Examples:

Range.compareBeginToEnd(new Range(0, 10), new Range(0, 5)) // => -1
Range.compareBeginToEnd(new Range(0, 10), new Range(-10, 0)) // => 0
Range.compareBeginToEnd(new Range(0, 10), new Range(-10, -5)) // => 1

Range.compareEndToEnd(a, b)

Compares two range's endings.
Returns -1 if a ends before b ends, 0 if they're equal and 1 if a ends after b.

Examples:

Range.compareEndToEnd(new Range(0, 10), new Range(5, 15)) // => -1
Range.compareEndToEnd(new Range(0, 10), new Range(5, 10)) // => 0
Range.compareEndToEnd(new Range(0, 10), new Range(5, 10, "()")) // => 1

Range.parse(range, [parseEndpoint])

Parses a string stringified by Range.prototype.toString.

To have it also parse the endpoints to something other than a string, pass a function as the second argument.

If you pass Number as the parse function and the endpoints are unbounded, they'll be set to Infinity for easier computation.

Examples:

Range.parse("[a,z)") // => new Range("a", "z", "[)")
Range.parse("[42,69]", Number) // => new Range(42, 69)
Range.parse("[15,]", Number) // => new Range(15, Infinity)
Range.parse("(,3.14]", Number) // => new Range(-Infinity, 3.14, "(]")

Range.union(union, a, b)

Merges two ranges and returns a range that encompasses both of them.
The ranges don't have to be intersecting.

Examples:

Range.union(new Range(0, 5), new Range(5, 10)) // => new Range(0, 10)
Range.union(new Range(0, 10), new Range(5, 15)) // => new Range(0, 15)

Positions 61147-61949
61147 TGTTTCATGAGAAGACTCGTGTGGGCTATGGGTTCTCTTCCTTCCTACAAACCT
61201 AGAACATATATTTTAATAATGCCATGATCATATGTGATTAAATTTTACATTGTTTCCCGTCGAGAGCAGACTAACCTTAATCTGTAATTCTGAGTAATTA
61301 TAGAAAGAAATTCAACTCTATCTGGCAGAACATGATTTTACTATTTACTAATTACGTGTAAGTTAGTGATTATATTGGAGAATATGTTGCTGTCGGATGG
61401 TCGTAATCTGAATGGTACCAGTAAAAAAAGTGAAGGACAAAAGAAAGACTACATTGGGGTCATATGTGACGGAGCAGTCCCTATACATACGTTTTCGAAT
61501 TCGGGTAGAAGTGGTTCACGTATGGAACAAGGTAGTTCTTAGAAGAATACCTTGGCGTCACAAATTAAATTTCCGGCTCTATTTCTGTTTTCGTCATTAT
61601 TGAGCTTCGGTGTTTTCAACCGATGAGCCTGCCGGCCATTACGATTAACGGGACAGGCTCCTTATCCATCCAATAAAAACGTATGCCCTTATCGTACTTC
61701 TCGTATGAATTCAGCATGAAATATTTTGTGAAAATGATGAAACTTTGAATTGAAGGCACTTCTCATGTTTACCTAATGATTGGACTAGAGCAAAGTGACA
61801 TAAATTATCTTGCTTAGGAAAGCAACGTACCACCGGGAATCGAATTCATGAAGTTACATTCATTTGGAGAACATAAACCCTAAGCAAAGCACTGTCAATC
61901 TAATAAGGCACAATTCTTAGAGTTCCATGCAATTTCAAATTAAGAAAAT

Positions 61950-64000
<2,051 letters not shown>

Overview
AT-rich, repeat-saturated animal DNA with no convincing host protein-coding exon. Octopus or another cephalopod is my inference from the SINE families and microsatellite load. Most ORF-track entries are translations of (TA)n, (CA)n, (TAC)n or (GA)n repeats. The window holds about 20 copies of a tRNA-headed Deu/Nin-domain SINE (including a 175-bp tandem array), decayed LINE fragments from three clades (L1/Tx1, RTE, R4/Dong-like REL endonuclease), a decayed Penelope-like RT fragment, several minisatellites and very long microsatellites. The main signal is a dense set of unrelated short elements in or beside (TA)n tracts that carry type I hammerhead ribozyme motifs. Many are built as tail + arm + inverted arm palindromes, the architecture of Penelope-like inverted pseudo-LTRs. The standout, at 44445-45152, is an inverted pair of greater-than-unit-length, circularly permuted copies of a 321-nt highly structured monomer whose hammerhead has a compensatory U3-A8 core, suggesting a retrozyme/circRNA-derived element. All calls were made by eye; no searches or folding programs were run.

var a = new Range(-5, 0, "()")
var b = new Range(5, 10)
Range.union(a, b) // => new Range(-5, 10, "(]")

RangeTree(ranges, left, right)

Create an interval tree node.

For creating a binary search tree out of an array of ranges, you might want to use RangeTree.from.

Import:

var RangeTree = require("strange/tree")

Examples:

var left = new RangeTree([new Range(-5, 0)])
var right = new RangeTree([new Range(5, 10)])
var root = new RangeTree([new Range(0, 5), new Range(0, 10)], left, right]
root.search(7) // => [new Range(0, 10), new Range(5, 10)]

RangeTree.prototype.search(valueOrRange)

Search for ranges that include the given value or, given a range, intersect with it.
Returns an array of matches or an empty one if no range contained or intersected with the given value.

Examples:

var tree = RangeTree.from([new Range(40, 50)])
tree.search(42) // => [new Range(40, 50)]
tree.search(13) // => []
tree.search(new Range(30, 42)) // => [new Range(40, 50)]

RangeTree.from(ranges)

Create an interval tree (implemented as an augmented binary search tree) from an array of ranges.
Returns a RangeTree you can search on.

If you need to relate the found ranges to other data, add some properties directly to every range or use JavaScript's Map or WeakMap to relate extra data to those range instances.

Examples:

var ranges = [new Range(0, 10), new Range(20, 30), new Range(40, 50)]
RangeTree.from(ranges).search(42) // => [new Range(40, 50)]
You can’t perform that action at this time.